Back in November, I wrote a grant for my class to receive 5 iPad Minis.  It was approved and we were ridiculously happy when they were delivered!  We love technology in our classroom, but I am a stickler for ensuring that it is used as an educational toy and not an expensive hi-tech busy work option.  That being said, when our iPads were delivered I carefully selected some apps to get us started.  Many were apps we were already familiar with from the days when I would gather my own personal tablets from our home and bring them in to share with my class.  A few were new and required some learning and getting used to before we could successfully navigate them. 


By far my favorite new app is Splash Math, specifically Grade 4 Splash Math.  While this app is pricey for the iPad at $9.99 it is well worth it for all it delivers.  There is also an iPhone version slightly less expensive at $4.99.  Splash Math allows students to create an avatar, save, track, and email work results to parents/teachers, and work on skills that need remediation based on parent or teacher recommendations. 


 Set up is easy.  Once the student selected their avatar, I input my email address to have weekly progress reports sent to me.  After that was done students are given the option to practice or play games.  Here is the kicker though- they have to practice before they can get to a game level.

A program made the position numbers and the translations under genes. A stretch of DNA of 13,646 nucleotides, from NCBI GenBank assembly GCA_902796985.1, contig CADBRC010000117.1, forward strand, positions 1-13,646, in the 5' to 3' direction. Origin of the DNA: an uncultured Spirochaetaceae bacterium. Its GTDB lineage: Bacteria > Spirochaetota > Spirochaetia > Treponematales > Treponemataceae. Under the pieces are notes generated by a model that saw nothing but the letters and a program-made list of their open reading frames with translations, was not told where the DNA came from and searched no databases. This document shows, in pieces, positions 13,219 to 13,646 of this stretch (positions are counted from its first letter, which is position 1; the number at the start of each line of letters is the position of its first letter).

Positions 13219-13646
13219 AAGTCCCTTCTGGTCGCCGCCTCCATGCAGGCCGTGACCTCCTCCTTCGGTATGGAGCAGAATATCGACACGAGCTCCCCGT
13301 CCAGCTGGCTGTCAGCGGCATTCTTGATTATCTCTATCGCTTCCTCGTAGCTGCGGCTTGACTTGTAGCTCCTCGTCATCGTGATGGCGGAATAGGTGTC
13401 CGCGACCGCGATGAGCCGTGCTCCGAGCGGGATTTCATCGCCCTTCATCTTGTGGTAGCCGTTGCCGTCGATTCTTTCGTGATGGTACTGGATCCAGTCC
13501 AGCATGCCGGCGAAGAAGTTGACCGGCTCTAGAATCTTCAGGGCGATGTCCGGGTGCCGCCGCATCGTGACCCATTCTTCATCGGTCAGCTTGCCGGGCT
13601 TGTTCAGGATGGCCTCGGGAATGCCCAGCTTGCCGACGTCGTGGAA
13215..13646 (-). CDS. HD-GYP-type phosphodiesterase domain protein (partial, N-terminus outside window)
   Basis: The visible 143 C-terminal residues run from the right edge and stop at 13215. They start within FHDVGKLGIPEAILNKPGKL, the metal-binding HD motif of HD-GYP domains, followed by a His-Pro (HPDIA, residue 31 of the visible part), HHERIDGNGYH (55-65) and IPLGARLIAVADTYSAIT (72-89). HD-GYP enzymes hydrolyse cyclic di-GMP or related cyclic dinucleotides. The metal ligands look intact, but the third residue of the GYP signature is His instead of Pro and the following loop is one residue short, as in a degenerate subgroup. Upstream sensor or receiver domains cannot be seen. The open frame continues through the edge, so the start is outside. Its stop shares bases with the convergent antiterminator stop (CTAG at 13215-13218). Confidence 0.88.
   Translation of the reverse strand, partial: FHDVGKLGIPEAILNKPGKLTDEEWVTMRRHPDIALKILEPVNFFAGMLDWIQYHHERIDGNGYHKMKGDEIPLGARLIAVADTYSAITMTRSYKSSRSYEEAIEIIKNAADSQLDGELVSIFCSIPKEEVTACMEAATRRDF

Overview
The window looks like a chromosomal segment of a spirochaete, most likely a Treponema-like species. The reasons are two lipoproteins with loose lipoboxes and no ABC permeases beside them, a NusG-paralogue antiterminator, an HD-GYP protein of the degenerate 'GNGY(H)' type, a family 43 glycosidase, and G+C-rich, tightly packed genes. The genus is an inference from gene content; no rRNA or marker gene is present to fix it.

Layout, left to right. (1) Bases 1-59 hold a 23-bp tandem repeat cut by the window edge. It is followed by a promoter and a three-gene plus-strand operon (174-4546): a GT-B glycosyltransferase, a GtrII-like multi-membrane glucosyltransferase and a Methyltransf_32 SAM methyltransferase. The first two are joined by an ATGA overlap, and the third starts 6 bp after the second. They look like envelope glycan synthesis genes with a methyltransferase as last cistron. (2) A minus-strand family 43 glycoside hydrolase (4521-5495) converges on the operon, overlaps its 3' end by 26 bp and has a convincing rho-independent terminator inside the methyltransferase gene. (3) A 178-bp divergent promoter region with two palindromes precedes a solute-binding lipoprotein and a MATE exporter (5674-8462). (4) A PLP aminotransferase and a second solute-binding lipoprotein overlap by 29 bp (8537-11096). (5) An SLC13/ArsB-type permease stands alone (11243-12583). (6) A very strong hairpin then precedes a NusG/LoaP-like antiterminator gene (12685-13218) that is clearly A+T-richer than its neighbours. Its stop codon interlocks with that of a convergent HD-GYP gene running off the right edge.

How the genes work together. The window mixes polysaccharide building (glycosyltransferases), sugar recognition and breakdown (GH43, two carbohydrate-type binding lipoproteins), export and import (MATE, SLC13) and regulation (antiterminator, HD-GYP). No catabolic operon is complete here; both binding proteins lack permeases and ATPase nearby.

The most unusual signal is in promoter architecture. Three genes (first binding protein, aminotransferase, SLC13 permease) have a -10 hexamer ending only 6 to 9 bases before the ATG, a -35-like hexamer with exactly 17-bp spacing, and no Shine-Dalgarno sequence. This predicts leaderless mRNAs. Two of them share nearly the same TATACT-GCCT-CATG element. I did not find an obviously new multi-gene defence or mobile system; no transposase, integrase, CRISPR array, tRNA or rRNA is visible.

Parents and teachers can assign homework assignments through this app that require the student to work on specific skills before allowing them to work on other areas.  In addition to this all of the skills are also linked to the Common Core State Standards.




This app provides a large amount of data and meaningful practice for students both at home and during school hours.  I use it during math centers to either remediate skills that we have moved on from but still need work or for my advanced students as a way to challenge them with current or new material.  At any time by pressing on the Control Center button, you can get a graph to show the areas the student has been working on, recommendations for areas needing work, and number of problems answered correctly vs. number attempted.  In addition to this information, you can also get an idea as to what grade level the student is currently working at by switching to the grade level screen at the top.